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  • Writer's pictureVolume 82 Magazine

Japanese Steakhouse in Florida Remains Closed After Customers Tested Positive for Meth Poisoning


After seven people reported being poisoned by methamphetamines this summer from eating at Nikko Japanese Sushi Bar in Pace, Florida, the venue decided to permanently close. USA Today stated, “According to the Santa Rosa County Sheriff's Office, seven people were poisoned with a narcotic after allegedly eating food prepared at a hibachi table at the restaurant.” Some of the patrons felt ill and went to the emergency room after their meals at the restaurant.


However, the owners of Nikko Japanese Sushi Bar did not face criminal charges from their customers' exposure to drugs. USA Today states, "The Sheriff's Office investigated the incident but closed the case without making an arrest because of a lack of evidence into how the seven people were poisoned. Three of the patrons announced through their attorney they had tested positive for methamphetamines and were seeking answers about how it happened. Per USA Today, "On June 9th, the day of the alleged poisoning, the Florida Department of Business and Professional Regulation conducted an inspection at the restaurant and conducted a follow-up inspection on June 13th. Allegedly, three Nikko workers pointed out an employee that they felt was responsible for the food being tampered with. Although investigators didn’t have sufficient evidence to bring forward any charges, “the department found a total of 31 violations at the restaurant, including employees switching from preparing raw to ready-to-eat food without washing their hands and the restaurant was reporting with an expired Division of Hotels and Restaurants license, the PNJ reported."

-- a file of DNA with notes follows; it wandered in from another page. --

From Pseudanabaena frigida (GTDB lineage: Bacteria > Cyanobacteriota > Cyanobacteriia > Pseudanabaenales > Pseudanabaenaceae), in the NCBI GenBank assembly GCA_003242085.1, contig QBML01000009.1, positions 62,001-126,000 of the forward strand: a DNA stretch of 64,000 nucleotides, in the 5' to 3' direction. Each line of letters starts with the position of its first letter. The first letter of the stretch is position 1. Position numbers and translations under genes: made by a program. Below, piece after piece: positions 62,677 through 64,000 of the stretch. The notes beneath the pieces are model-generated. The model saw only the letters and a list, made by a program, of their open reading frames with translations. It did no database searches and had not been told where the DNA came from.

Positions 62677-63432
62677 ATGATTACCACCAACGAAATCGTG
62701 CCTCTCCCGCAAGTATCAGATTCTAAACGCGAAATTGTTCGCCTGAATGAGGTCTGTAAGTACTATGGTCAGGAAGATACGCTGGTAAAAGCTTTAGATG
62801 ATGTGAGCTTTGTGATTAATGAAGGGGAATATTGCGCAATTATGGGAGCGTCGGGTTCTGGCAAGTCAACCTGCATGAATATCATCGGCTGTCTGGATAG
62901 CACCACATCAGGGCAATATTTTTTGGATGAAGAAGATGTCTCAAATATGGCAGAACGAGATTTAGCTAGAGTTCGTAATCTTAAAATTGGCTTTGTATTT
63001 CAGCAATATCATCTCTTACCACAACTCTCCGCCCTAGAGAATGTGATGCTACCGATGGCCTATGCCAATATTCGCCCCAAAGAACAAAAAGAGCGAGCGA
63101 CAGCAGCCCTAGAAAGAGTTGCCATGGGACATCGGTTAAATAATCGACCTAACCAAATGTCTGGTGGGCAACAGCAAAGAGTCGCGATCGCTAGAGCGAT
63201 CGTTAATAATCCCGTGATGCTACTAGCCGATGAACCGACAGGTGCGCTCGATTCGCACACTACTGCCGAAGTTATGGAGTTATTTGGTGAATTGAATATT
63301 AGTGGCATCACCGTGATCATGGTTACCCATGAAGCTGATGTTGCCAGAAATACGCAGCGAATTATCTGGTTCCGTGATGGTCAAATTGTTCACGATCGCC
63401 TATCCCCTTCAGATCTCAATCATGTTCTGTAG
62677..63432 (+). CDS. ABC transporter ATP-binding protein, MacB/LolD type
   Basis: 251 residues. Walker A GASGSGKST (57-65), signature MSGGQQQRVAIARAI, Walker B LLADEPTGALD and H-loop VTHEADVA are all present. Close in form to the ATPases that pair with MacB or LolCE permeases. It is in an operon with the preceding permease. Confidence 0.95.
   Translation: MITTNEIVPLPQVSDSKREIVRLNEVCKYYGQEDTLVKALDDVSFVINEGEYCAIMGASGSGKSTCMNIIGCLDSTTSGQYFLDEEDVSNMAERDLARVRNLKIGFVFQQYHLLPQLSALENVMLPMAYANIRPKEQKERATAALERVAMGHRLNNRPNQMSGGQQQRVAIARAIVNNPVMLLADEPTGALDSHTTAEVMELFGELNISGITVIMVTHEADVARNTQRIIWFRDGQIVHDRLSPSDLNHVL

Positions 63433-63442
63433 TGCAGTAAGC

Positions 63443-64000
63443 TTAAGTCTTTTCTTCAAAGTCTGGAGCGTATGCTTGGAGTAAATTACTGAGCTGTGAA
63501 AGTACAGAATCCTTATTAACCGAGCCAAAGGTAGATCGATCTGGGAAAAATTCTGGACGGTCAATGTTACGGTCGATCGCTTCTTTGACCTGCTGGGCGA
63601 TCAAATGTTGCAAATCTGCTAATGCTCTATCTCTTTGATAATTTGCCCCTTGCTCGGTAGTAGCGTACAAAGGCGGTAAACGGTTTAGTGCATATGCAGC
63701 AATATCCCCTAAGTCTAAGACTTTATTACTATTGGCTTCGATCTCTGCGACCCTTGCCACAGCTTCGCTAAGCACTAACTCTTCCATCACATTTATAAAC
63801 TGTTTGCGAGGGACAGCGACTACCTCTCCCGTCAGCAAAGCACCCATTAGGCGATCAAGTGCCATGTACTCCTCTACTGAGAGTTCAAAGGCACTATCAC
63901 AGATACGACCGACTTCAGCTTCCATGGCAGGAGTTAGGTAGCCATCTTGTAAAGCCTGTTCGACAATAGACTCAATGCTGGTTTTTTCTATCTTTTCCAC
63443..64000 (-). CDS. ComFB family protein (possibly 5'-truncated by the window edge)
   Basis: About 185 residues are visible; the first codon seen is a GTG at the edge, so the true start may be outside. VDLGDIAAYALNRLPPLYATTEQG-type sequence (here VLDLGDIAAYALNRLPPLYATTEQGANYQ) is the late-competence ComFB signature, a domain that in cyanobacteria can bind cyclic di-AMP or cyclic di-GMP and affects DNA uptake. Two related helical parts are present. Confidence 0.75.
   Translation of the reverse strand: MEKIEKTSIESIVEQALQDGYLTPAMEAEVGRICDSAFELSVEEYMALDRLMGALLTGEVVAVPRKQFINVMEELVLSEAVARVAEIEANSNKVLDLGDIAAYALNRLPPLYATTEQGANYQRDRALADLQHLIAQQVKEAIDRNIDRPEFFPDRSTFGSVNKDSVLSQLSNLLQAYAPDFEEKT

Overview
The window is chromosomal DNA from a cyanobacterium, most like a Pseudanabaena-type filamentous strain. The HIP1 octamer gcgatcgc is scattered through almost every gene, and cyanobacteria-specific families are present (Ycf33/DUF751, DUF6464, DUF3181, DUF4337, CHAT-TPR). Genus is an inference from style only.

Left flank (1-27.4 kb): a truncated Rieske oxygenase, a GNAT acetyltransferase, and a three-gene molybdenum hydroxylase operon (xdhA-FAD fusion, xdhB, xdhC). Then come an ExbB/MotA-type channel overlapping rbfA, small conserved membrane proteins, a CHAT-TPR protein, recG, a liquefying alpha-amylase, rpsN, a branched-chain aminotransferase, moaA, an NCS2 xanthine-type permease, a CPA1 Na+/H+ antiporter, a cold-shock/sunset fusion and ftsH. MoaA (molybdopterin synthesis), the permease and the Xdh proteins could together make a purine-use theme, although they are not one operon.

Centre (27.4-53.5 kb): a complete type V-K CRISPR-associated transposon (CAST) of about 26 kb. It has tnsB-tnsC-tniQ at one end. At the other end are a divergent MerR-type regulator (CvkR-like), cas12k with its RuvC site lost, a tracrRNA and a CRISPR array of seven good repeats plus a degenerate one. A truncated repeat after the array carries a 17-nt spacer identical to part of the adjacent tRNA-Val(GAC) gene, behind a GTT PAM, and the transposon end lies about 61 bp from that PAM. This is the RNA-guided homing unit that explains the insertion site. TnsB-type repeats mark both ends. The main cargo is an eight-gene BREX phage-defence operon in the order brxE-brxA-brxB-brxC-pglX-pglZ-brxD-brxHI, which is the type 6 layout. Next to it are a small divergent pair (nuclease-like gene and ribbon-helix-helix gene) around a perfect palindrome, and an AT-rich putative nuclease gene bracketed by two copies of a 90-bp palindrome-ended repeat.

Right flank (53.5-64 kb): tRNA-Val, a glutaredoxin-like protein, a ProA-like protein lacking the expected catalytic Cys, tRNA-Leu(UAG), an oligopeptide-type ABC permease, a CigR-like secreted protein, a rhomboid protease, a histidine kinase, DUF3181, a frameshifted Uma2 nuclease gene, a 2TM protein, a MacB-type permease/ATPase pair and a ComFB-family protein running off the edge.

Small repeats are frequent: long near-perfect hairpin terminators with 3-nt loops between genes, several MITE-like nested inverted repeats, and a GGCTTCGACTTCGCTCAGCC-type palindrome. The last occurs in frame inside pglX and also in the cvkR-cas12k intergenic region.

Following the investigations, the owners posted a lengthy message on its Facebook account announcing its closure: "On June 10th, we heard, just like many of you did, of people being injured after eating at our restaurant," the post said. "From the moment the story broke, we cooperated with authorities and all licensing agencies. It was determined by the Santa Rosa County Sheriff's office that there was nothing linking the restaurant to the accusations, and after a clear survey by the health department, we re-opened our doors. We are so thankful to our regulars who came back to support us, unfortunately it just wasn't enough to keep the doors open."


Per USA Today, Nikko's owners said they were "brutally harassed," defamed, and slandered by the media. The owners blamed social media and news outlets for permanently shutting down despite the seven customers who were drug-poisoned. The business stated: "Today, a family-owned and operated business is closed, 20 employees are out of work, all because of the power of social media," the restaurant said. "We are heartbroken, but were unable to sustain the cost to stay open, when it seemed that every day, a local news outlet wanted to find something else to report on."


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